Cannabis licensing in the City of Los Angeles has been a slow go. Though the City’s Department of Cannabis Regulation (“DCR”) has licensed 155 Existing Medical Marijuana Dispensaries (“EMMDs”) there is still an entire line of existing cultivators and manufacturers, social equity applicants, and general public applicants waiting their turn for cannabis entitlements. The City announced earlier this month that Phase II licensing would open on August 1 and run for 30 days. And the DCR will run its first Phase II work shop on July 24th from 6-8 p.m. (see here)–would-be Phase II applicants should attend this work shop where they’ll learn about the Phase II process and eligibility. Phase II applicants will ultimately. need to prove a number of things, including that they were already operating in Los Angeles and supplying a valid EMMD prior to January 1, 2017. In addition, the City (and the world) is going to get its first look at initial social equity program entitlements in L.A.
Social equity in L.A. has been much debated and anticipated, namely because everyone knows that under local laws social equity applicants get a bevy of benefits and pretty much get to skip the line with priority license processing. Phase II is the first time we will get to see how social equity will work in practice since social equity eligibility is mandatory for Phase II licensees. Specifically, to qualify for Phase II temporary approval/licensing (which triggers priority licensing for existing “non-retailers” like growers and manufacturers — you will need to meet all of the following criteria:
- The Applicant was engaged prior to January 1, 2016, in the same Non-Retailer Commercial Cannabis Activity for which it now seeks a License;
- The Applicant provides evidence and attests under penalty of perjury that it was a supplier to an EMMD prior to January 1, 2017;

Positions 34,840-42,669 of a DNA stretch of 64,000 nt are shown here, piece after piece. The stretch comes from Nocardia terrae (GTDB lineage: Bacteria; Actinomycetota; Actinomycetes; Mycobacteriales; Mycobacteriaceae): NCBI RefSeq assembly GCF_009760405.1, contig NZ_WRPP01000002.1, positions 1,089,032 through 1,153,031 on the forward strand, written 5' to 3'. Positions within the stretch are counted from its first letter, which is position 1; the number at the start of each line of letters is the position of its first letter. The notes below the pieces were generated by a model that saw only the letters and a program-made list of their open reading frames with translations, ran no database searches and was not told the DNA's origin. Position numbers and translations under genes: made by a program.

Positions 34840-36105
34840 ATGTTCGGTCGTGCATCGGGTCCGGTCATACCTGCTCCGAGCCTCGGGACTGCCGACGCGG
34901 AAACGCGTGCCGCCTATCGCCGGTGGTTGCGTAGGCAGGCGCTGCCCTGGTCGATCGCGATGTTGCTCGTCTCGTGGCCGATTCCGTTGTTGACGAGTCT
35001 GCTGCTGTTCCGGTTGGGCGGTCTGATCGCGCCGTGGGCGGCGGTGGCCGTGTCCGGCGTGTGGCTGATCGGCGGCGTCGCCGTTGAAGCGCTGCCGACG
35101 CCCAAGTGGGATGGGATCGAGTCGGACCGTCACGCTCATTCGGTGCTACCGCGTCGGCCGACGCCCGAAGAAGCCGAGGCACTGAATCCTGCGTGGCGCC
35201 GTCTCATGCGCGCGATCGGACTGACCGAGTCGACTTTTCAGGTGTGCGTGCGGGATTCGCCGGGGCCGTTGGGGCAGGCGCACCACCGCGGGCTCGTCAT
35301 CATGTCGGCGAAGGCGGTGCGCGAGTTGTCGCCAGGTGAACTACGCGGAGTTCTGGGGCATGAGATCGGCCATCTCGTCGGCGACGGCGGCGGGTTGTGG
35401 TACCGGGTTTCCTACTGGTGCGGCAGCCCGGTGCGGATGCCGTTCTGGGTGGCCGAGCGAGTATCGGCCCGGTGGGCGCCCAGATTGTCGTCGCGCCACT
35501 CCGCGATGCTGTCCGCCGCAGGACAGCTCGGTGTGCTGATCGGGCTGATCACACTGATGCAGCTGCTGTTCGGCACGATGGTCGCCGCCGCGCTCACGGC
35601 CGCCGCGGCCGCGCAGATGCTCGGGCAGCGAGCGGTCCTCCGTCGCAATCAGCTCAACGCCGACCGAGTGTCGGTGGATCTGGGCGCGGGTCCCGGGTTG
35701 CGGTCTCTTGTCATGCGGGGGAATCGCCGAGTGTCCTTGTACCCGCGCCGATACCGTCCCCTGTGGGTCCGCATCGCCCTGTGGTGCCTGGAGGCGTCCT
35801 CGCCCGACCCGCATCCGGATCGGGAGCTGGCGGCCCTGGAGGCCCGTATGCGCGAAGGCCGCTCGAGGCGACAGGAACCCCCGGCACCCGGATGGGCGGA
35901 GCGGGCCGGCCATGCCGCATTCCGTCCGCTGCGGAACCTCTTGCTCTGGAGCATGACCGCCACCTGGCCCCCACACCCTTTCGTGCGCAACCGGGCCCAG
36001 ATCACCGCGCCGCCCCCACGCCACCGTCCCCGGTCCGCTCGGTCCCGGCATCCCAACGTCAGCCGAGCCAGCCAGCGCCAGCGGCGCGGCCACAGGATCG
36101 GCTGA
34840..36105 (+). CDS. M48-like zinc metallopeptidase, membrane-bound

- The Business Premises meet all the land use and sensitive use requirements of Article 5 of Chapter X of this Code;
- The Applicant passes a pre-license inspection;
- There are no fire or life safety violations on the Business Premises:
- The Applicant has paid all outstanding City business tax obligations;
- The Applicant indemnifies the City from any potential liability on a form approved by DCR;
- The Applicant provides a written agreement with a testing laboratory for testing all Cannabis and Cannabis products and attests to testing all its Cannabis and Cannabis products in accordance with state standards;
- The Applicant is not engaged in Retailer Commercial Cannabis Activity at the Business Premises;
- The Applicant attests that it will cease all operations if denied a State license or City License;
- The Applicant qualifies under the Social Equity Program; and
- The Applicant attests that it will comply with all operating requirements imposed by DCR and that DCR may immediately suspend or revoke the Temporary Approval if the Applicant fails to abide by any City operating requirement.
There’s a fundamental misunderstanding that social equity in Los Angeles means you’ve faced some kind of cannabis conviction, but it’s way more than that. There are three levels of social equity identified by tiers as follows: